To start the night drive we drove out to a nearby kopje (great scrabble word – an outcrop popping up from the plain) for a sundowner – drinks while watching the sun go down – basic, simple, good concept!
The kopje is populated with hyrax – marmot like creatures whose claim to fame is that they are the elephant’s genetically closest relative
The night drive is structured with John holding a large searchlight standing (through the roof) in the passenger seat, Felix driving, Liz and Dick standing on the next row and Sarah standing in the back.
We saw a lot of interesting things – much of the hunting happens at night – but even stopping the truck and locking down the camera could not get a clear shot, as shown below
Highlights included two pairs of ratels, a genet (cross between a cat and a weasel that has gorgeous markings) many bunnies, zebras moving like ghosts and of course a multitude of reflected eyes.
You’re left with the feeling that in the animal world, daytime is for relaxing but night is when things happen….often unpleasant things.
Visit to Masai Village
(or is it Maasai? See it spelled both ways)
There are a lot of Masai on the savannah. We see them frequently herding cattle. But they do not like to have their pictures taken – they will demand money after the fact (post-photum?). It’s too bad since they are very elegant in their brightly hued cloaks with their spears and short swords and clubs, and the ubiquitous stick that they use to whip their cattle and donkeys. We like to believe that we inhibit photo taking out of cultural respect, but the spears and swords and clubs may have something to do with it.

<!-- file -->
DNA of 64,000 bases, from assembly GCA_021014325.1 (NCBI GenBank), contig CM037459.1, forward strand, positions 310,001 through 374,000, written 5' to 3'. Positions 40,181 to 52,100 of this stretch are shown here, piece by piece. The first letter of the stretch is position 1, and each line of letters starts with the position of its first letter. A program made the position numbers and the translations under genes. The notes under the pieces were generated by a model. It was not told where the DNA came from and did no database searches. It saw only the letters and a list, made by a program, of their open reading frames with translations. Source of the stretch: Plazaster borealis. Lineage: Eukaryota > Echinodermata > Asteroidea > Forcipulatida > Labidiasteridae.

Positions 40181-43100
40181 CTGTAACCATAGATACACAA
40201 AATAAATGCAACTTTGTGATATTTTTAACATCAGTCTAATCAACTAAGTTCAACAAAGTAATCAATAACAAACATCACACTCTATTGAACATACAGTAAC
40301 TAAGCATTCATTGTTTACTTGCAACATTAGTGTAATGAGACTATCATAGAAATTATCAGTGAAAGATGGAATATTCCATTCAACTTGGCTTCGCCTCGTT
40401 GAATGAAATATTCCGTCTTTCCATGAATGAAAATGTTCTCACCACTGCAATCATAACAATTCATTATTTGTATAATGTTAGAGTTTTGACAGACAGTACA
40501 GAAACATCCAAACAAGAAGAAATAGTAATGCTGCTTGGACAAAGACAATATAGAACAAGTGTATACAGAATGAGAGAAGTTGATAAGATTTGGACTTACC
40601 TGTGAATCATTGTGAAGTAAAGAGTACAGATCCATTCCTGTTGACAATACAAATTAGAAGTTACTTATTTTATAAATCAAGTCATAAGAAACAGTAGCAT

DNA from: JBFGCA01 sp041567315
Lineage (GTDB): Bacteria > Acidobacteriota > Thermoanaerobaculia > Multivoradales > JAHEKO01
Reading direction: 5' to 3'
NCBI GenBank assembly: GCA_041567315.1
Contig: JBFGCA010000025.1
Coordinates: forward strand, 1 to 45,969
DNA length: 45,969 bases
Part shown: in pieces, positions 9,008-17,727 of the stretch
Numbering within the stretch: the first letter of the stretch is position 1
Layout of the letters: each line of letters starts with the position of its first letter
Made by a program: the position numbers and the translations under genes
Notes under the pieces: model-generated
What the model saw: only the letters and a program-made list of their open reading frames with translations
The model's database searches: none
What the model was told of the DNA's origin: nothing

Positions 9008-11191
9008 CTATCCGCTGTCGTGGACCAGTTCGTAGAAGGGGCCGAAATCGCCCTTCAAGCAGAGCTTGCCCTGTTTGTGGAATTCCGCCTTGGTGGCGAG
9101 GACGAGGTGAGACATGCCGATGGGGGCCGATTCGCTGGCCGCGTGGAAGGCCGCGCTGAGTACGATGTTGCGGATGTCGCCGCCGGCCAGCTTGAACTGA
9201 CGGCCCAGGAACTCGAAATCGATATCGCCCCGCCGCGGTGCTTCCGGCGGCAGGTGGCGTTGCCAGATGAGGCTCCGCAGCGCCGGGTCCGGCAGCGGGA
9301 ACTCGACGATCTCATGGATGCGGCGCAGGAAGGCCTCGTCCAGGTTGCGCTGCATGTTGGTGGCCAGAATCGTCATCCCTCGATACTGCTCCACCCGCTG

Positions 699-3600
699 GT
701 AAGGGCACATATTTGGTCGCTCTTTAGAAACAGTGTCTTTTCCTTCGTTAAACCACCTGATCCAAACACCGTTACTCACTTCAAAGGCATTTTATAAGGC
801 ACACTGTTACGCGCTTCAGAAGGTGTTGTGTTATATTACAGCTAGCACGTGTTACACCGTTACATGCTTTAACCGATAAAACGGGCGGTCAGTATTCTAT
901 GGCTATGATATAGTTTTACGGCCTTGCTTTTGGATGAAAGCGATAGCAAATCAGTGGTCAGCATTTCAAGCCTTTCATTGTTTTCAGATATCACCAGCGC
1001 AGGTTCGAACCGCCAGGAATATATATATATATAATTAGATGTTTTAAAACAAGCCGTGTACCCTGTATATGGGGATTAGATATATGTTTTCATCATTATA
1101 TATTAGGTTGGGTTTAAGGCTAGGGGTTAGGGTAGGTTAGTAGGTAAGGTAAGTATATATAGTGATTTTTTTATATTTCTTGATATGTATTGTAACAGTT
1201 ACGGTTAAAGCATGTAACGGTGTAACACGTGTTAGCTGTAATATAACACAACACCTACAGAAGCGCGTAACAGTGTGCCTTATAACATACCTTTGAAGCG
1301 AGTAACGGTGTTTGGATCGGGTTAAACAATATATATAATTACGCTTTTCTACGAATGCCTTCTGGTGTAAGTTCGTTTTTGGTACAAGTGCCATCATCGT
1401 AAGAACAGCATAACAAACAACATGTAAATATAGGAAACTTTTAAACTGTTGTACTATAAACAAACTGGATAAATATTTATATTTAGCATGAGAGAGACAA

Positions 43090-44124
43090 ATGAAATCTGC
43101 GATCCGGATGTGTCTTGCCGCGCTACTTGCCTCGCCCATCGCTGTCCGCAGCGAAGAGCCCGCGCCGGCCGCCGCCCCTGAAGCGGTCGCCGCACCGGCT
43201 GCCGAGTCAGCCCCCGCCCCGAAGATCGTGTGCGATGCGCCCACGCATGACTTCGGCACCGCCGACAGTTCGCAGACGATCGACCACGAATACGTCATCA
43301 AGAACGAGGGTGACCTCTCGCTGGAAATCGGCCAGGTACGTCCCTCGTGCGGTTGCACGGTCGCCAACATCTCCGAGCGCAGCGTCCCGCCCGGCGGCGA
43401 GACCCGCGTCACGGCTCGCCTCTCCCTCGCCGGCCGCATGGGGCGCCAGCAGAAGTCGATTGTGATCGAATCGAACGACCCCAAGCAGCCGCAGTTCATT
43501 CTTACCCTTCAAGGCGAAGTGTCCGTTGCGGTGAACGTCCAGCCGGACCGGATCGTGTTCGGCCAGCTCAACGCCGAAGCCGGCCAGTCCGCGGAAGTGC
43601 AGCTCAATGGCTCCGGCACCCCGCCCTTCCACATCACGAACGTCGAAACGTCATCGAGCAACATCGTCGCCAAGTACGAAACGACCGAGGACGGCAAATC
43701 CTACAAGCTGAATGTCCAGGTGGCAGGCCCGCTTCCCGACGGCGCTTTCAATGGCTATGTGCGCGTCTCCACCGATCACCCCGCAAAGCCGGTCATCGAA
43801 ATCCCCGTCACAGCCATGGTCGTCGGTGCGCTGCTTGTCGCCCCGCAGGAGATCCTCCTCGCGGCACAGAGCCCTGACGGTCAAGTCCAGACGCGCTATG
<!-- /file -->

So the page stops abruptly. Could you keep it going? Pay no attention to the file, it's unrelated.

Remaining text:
So we pay to visit a village (Felix is half masai and speaks the language). Photos are OK. Unfortunately the men are away with their herds – the woman and children are there and the headman to greet us.
Theirs is a very different life from ours. No electricity or running water (the women walk miles daily to get water), no sewage (you take a walk in the bush), housing is mud daubed wattle with an open wood fire for cooking – food is primarily corn meal and meat.
This is the headman’s house – he has two wives – hence two entrances! Liz went in (as a funny aside – Liz was the tallest person in the village – Masai are known for their height) – there were small chairs and cots but not much room for anything else and the ceiling is very low.
They are a wonderfully proud and beautiful people
The tough part for us was the flies. Richard hates flies. The children’s faces are covered in flies – they are drinking from their eyes and the corners of their mouths
Pictures of children covered in flies are a universal fund raising photo for charities in Africa, but this visit revealed something to us – comparatively, these are not impoverished children – they have food, clothing, housing, access to schools – and they have flies .. because they have animals.
The headman was very taken with Richard’s watch and gold rings. He fondled them frequently. If I could have figured out how to get it home I’d have traded the watch for the spear - “Canadian man dubbed the spear hijacker”.
Part of the visit is that we buy some of the lovely bead work the ladies make…
Leaving, we gave one of the children a bottle of water and were reminded that as basic as conditions were, there was no litter, no odor (animal or human), clothes were all clean, children well fed. Biggest problem is that they prefer to have their children tending their herds rather than being in school.